7th May, 2014
The National Conference Committee on Devolution of Power, after an extensive debate on Tuesday in Abuja, could not reach an agreement on the twin issues of derivation principle and resource control.
NAN reports that the committee sat in a closed-door session for several hours in the morning and resumed deliberations after the lunch break.
Delegates from the north had demanded for the re-introduction of the on-shore/off-shore oil dichotomy so that oil produced within certain nautical miles off the seashore should not enjoy derivation principle.
The position was stoutly opposed by delegates from the south, particularly those from Akwa Ibom, which oil production is principally off-shore.
The delegates from the south explained the position of Federal Government in 2003 which led to the passage of a bill by the National Assembly for the abolition of the on-shore/off-shore oil dichotomy.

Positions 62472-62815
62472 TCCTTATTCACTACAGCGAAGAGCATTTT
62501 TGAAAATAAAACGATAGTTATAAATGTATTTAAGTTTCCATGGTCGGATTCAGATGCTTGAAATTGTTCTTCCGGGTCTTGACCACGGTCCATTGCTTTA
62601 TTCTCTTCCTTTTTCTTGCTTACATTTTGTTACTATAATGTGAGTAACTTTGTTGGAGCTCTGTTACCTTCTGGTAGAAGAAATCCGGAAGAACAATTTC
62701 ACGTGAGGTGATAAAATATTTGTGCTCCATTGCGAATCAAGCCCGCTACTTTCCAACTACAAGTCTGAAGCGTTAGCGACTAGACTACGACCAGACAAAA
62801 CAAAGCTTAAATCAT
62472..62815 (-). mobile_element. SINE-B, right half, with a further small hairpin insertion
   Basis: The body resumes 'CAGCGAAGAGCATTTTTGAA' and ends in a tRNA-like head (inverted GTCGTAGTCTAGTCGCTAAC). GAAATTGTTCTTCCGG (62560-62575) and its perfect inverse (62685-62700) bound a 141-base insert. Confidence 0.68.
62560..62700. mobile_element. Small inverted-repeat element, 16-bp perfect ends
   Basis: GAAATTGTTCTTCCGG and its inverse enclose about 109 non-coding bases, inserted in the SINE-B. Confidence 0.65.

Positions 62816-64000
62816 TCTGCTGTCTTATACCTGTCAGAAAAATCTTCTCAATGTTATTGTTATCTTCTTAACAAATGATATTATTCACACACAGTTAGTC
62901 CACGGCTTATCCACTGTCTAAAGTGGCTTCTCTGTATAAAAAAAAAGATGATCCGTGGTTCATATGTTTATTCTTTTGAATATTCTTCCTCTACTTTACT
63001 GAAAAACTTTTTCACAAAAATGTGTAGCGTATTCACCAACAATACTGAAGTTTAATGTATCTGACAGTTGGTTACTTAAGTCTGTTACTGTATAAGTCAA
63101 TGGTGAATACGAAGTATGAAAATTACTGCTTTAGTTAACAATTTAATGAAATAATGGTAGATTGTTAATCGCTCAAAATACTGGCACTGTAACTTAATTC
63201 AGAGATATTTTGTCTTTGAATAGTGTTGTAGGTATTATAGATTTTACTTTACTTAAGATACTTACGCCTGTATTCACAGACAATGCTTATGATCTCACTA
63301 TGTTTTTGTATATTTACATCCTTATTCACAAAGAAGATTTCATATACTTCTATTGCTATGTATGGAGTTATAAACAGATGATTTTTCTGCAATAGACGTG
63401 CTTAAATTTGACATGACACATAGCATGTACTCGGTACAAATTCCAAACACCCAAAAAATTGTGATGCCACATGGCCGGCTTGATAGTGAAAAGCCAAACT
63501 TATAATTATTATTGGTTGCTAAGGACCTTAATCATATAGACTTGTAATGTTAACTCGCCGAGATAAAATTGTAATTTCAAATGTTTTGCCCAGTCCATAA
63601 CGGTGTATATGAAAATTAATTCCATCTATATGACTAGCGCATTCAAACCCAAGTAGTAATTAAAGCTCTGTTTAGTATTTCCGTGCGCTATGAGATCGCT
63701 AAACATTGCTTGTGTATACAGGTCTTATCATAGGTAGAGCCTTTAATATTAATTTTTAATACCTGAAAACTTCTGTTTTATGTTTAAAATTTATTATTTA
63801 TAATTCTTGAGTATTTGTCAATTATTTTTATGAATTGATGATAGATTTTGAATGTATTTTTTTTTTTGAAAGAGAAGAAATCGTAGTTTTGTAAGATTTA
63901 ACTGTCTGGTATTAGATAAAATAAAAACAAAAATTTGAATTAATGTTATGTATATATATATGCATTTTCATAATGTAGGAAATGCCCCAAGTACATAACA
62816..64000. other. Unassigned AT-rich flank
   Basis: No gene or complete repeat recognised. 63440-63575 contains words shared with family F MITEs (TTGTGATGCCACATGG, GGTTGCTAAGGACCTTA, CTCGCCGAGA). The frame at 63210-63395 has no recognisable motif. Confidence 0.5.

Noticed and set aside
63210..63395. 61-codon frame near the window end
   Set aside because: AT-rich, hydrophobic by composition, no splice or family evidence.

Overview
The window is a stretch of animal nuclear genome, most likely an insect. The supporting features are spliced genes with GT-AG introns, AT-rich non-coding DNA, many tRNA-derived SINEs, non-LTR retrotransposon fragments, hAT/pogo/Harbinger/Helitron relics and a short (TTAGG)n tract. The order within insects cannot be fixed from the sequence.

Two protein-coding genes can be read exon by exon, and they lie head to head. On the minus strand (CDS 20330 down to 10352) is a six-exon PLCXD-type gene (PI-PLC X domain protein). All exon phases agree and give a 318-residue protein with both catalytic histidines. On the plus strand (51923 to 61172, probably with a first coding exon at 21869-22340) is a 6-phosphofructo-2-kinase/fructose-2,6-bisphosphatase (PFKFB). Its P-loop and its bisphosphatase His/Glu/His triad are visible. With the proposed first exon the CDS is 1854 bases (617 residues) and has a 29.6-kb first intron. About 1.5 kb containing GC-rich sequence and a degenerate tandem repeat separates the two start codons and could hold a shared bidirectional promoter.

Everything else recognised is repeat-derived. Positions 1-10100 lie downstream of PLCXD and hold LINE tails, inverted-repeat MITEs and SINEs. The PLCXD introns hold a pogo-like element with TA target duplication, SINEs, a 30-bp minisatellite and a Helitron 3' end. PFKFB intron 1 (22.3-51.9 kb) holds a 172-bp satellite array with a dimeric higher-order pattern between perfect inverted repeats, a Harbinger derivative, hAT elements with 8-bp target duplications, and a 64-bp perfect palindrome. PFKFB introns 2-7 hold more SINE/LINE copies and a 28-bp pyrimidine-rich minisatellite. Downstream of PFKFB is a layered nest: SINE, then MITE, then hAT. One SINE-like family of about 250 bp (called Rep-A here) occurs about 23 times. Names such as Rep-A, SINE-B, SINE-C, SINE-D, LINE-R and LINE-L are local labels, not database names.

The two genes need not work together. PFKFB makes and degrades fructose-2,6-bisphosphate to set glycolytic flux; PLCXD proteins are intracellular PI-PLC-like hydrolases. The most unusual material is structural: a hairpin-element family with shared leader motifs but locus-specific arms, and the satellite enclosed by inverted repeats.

They, therefore, argued that the matter could not be re-opened for any reason whatsoever.
Prof. Nsongurua Udombana said that the 1960, and 1963 constitutions provided that 50 per cent royalty be paid to regions in respect of any minerals extracted from the region.
He said Section 162(2) of the 1999 Constitution provided for a minimum of 13 per cent derivation revenue to states in respect of natural resources extracted from those states.
According to him, the new amendment should reflect 50 per cent as revenue derivation to those states.
This, however, did not go well with the northern delegates who argued that the status quo should remain for now.
The northern delegates argued that the oil producing areas were already getting enough with the establishment of the Ministry of Niger Delta and the Niger Delta Development Commission (NDDC).
As the issue became emotive, Victor Attah said deliberations would continue on Monday after the work-free days announced by the Federal Government in the FCT.
The committee is co-chaired by Attah and a former Inspector General of Police, Alhaji Ibrahim Coomasie.